These thoughts were recently awakened on meeting in our meadow walks with many of those dark green circles commonly known as “Fairy Rings." The Natural Philosopher finds some difficulty in explaining their origin, although it is sufficiently clear that they are occasioned by a certain species of mushroom called Agaric, which may be found in these circles in Autumn, which is the season of fructification ; to ascribe, therefore, the vivid greenness to the light footing of Fairies, (which greenness is really attributable to the nourishment that the grass de
rives from these plants,) is a mere superstitious fancy. It appears that the thallus or stalk of the plant spreads from all sides from a centre, and the organs of fructification in such and similar productions, (which we commonly call mushrooms and toadstools), are thrown up in the circumference of a circle, and thus continually progress from the outer edge and decay within.
A somewhat similar phenomenon on a small scale may be witnessed on walls and trunks of trees, in many lichens which spread in a circular manner, and as they become old die in the centre.
The Fairy Rings thus enlarge their bounds until some accident breaks the ring, or altogether destroys it in the spot where it has been ground. Many semicircles and disjointed circles may be found, and these, if we prefer the dreams of imagination to the more sober accounts of science, we may suppose to have been occasioned through the mischief or merriment of some fairy, who refused to keep her place in the dance, and thus broke the circumference of the magic circle. Fairies were among the least harmful of the fanciful creations of our forefathers, and we must confess to an entire sympathy with a celebrated author, who thus mentions them : “ This fascinating article of the popular creed, has in it so much of interest to the imagination that we almost envy the credulity of those, who in the gentle moonlight of a summer night in England, amid the tangled glades of a deep forest, or on the turfy swell of her romantic commons, could fancy they saw the fairies tracing their sportive ring ; but it is in vain to regret illusion, which however engaging, must of necessity yield their place before the increase of knowledge, like shadows at the advance of morn." It was at first imagined that the discontinuance of the fairy progeny was owing to the friars, before whose extended perambulations they were supposed to flee ; and their expulsion as an article of popular faith, might doubtless be partly traced to that cause, and yet more to the reformation, as a poet of the 17th century intimates in these verses —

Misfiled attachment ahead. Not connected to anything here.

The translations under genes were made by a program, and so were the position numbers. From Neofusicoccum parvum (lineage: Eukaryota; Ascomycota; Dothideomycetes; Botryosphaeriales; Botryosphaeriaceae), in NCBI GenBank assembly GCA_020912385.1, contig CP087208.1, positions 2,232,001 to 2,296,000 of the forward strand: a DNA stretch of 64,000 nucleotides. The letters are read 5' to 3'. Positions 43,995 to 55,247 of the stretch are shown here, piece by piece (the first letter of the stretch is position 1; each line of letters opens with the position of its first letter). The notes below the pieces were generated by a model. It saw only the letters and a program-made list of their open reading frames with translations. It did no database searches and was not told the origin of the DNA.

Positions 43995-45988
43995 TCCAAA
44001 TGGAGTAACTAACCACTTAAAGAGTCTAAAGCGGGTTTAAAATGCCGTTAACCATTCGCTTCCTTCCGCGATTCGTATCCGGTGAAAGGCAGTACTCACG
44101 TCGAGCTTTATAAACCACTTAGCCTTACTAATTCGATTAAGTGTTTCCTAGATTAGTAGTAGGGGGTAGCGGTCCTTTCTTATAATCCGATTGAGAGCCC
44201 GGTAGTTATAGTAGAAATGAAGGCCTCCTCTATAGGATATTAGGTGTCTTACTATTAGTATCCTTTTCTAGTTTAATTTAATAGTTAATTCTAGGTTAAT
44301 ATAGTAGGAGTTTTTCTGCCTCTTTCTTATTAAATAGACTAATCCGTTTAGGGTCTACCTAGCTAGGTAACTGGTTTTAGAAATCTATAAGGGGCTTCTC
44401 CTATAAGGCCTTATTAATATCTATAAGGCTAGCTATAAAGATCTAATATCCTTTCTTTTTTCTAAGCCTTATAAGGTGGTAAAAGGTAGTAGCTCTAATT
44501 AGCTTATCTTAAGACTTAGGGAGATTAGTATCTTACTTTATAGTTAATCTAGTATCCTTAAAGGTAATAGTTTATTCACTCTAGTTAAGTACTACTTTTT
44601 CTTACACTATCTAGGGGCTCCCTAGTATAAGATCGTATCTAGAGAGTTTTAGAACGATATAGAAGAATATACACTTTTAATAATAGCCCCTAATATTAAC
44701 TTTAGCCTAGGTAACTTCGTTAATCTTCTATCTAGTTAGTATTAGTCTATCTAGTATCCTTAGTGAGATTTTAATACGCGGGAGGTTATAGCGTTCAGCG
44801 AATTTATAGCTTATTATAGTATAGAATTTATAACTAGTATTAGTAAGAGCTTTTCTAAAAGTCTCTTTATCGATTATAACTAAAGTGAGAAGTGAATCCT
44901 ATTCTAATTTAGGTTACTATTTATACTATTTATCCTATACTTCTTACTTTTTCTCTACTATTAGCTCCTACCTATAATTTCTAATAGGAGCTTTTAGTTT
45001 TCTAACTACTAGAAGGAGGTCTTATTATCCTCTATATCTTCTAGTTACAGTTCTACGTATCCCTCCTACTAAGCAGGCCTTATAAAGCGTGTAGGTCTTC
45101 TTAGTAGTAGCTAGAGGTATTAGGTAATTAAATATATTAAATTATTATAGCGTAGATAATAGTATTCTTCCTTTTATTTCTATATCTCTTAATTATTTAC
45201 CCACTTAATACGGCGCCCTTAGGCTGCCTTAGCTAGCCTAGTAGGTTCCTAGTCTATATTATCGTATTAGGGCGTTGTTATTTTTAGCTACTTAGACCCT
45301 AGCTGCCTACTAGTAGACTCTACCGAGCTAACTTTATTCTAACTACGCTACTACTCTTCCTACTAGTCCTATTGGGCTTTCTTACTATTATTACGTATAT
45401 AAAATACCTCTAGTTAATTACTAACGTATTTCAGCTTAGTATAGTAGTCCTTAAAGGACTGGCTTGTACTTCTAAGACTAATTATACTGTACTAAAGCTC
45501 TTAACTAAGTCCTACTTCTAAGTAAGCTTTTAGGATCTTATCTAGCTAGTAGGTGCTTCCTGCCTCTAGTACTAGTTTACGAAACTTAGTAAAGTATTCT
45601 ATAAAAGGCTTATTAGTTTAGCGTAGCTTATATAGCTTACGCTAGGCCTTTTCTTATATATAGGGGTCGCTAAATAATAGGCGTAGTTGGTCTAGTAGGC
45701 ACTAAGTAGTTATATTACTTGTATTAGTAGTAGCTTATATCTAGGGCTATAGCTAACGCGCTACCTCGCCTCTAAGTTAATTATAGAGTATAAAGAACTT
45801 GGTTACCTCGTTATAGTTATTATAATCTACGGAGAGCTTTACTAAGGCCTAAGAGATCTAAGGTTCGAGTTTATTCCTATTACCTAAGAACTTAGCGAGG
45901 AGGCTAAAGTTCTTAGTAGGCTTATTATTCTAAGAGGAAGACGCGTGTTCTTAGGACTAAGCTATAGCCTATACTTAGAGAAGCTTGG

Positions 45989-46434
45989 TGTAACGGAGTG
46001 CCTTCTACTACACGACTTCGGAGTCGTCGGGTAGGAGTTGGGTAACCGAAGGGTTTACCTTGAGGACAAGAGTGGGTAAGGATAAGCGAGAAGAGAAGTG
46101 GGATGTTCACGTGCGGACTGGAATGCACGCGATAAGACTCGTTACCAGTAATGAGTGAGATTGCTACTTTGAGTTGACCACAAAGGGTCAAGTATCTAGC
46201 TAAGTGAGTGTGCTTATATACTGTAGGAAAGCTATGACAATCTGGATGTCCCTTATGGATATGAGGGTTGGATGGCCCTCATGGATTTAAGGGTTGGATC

-“ Witness those rings and roundelays
Of theirs which yet remain,
On many a grassy plain ;
And later James came in,
As when the time hath bin.”
We cannot conclude without one serious suggestion to the reader's thoughts, which the reflection on the progress of light offers to our own mind. There is one immence, all-important advantage, at present permitted us, which is, after all, the greatest blessing of our age, and forms the principal difference between this and former times, it is the free circulation of the Scriptures. This, we all know, was at one, and no very distant, period denied our land, and we cannot conceal our fears, that strenuous efforts are now making to deprive us of this most precious of our blessings, and the dearest prized of our enjoyments. If, however, we estimate truly the value of the possession, we shall not only earnestly desire to retain it, but also to bequeath it to succeeding generations. No doubt all are called herein to work, for all may do something in resisting the assaults of the enemy, and promoting the diffusion of light, -by teaching the ignorant,-by aiding the spread of the pure and reformed faith,"